Plenty of smart analysts agree: if you’re looking for lucrative deep value opportunities in today’s market, you don’t need to look any further than Canada’s energy sector. These stocks trade at ridiculously cheap valuations, even without the benefit of much higher crude prices.
Let’s take a closer look at two of the more exciting opportunities for investors today, Baytex Energy Corp (TSX:BTE)(NYSE:BTE) and Crescent Point Energy Corp (TSX:CPG)(NYSE:CPG). Which one should you add to your portfolio?
Both Crescent Point and Baytex focus on light oil assets, reserves that are cheap to take out of the ground. Baytex, after it merged with Raging River, should produce a little under 100,000 barrels of oil per day, with approximately 70% of production consisting of light oil coming from the Eagle Ford formation in Texas and the Viking formation in Alberta. The rest of its production consists of heavy oil from Northern Alberta.
Crescent Point, meanwhile, is 100% focused on light oil. The majority of its production comes from three fields in Southern Saskatchewan, the Shaunavon, Viewfield, and Flat Lake areas. The company also gets production from the Uinta Basin in Utah and should add some production from the East Shale Duvernay in Alberta this year. Together, these assets should yield some 170,000 barrels of oil per day in 2019.
Overall, I quite like both of these companies and their focus on light oil, but Crescent Point gets the nod here. Baytex’s heavy oil division is a negative in today’s world.
There’s no sugarcoating it. Both Baytex and Crescent Point would be in dire straits if oil dipped back below US$50 per barrel and stayed there for a prolonged period. Each company’s balance sheet just couldn’t handle the pressure.
Today both companies have what I’d consider fair balance sheets. Let’s start with Baytex first. At the end of 2018 the company had $6.4 billion in assets encumbered by $3.2 billion in long-term liabilities. While this puts shares at an attractive 0.5 times book value, investors must remember that those liabilities are higher up the pecking order than common shares.
Crescent Point’s balance sheet is about the same. The company has $12.7 billion worth of assets versus $6.1 billion in liabilities. Like Baytex, the value of shares reflects the risk of this debt; they also trade at a steep discount to book value.
If you believe that crude oil can trade in the US$90 to US$100 per barrel range again, then both these stocks have some serious upside potential. Back in 2014, when crude last traded above US$100 per barrel, both of these stocks were much higher than they are today.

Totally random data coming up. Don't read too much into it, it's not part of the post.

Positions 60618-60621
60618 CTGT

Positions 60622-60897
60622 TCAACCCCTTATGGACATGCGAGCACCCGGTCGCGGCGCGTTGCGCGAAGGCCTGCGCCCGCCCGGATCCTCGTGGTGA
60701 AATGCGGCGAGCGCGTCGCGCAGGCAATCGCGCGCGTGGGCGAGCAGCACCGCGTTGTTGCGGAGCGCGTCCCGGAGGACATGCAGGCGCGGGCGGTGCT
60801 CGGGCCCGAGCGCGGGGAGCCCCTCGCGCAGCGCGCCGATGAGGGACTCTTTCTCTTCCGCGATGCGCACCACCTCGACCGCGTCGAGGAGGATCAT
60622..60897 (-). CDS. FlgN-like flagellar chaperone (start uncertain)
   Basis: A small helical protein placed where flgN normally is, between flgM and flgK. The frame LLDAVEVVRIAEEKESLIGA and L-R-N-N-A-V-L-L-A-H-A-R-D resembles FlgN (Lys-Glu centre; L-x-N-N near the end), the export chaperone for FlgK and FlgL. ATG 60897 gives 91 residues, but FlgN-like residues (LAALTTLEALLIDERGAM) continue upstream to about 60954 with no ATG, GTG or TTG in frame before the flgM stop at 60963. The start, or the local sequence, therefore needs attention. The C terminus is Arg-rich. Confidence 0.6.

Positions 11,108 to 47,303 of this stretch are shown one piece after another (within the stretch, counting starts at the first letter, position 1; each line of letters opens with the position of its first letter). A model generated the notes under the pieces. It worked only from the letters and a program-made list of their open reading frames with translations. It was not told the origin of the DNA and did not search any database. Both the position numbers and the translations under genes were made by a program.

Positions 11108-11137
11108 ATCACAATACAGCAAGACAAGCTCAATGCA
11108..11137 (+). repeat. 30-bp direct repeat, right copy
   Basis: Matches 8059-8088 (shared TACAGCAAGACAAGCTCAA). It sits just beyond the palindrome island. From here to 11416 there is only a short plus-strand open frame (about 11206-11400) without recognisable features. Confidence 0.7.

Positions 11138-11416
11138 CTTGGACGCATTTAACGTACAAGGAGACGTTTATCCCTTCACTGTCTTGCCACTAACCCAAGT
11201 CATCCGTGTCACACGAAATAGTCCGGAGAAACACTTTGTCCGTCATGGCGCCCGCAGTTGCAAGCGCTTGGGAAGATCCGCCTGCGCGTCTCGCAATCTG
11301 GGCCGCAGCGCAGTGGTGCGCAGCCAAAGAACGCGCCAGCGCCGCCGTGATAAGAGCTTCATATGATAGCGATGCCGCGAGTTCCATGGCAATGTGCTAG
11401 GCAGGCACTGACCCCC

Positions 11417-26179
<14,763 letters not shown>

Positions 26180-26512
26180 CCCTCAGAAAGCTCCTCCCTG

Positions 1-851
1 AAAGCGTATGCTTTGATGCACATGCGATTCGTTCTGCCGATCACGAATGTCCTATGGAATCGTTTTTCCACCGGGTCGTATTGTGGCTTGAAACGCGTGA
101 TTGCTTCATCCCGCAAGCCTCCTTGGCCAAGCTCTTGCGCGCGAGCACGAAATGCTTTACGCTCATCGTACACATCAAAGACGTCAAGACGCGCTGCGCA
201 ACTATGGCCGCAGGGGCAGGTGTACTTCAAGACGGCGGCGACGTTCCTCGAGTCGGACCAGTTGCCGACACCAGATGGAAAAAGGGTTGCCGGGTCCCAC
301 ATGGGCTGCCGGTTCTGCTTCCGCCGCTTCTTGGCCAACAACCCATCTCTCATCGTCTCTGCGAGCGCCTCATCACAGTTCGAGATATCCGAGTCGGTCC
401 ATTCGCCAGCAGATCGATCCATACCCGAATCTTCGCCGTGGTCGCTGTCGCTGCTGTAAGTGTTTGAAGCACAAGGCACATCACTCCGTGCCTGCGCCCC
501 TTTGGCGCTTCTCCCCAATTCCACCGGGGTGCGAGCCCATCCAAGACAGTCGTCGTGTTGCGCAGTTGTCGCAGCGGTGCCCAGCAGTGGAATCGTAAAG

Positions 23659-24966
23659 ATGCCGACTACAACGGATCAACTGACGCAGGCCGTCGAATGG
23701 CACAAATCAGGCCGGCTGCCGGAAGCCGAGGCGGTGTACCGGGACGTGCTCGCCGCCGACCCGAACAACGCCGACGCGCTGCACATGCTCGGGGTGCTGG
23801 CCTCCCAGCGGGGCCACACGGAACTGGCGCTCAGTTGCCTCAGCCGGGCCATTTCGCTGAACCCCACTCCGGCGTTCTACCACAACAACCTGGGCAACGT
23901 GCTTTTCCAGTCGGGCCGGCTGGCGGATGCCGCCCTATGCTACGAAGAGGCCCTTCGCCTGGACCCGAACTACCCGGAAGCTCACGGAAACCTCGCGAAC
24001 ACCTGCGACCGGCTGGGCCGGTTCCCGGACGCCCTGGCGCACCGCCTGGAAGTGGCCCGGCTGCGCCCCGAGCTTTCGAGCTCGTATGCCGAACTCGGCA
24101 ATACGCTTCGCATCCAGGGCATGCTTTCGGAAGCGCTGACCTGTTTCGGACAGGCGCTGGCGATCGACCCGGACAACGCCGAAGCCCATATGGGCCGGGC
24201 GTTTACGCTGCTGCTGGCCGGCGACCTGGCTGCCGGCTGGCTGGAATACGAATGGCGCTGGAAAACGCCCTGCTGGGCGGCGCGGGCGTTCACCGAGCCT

Crescent Point’s shares peaked at just over $47 each on the TSX in June, 2014, which means that the $5.49 per share stock could increase 800% and still not breach those highs. Baytex, meanwhile, has an even higher upside potential. Shares traded hands at nearly $50 each on the TSX in mid-2014. This gives Baytex upside potential of some 1,600% given today’s price of under $3 per share.
There’s no guarantee that these stocks increase that much, of course. And with great upside potential comes an equivalent amount of risk. But at the same time, both are trading at ridiculously cheap price-to-free cash flow ratios. Crescent Point shares trade at $5.49 today. It could easily do $1 per share in free cash flow this year, giving it a price-to-free cash flow yield approaching 20%.
Baytex is similarly cheap. If crude prices average US$65 per barrel in 2019, the company could generate $400 million in free cash flow. This translates into $0.72 per share versus a share price of $2.80 today, which gives the stock a free cash flow yield of above 25%.
Which should you choose?
If I were forced to choose one over the other, Crescent Point would be my pick. I like the company’s focus on light oil, and dissident shareholders are pushing the company in the right direction.
But if I were investing in the space, I’d split my capital between the two companies. Both offer similar upside potential if crude recovers and diversification minimizes the chance of a company-specific event impacting the investment in a negative way.
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Fool contributor Nelson Smith has no position in any of the stocks mentioned.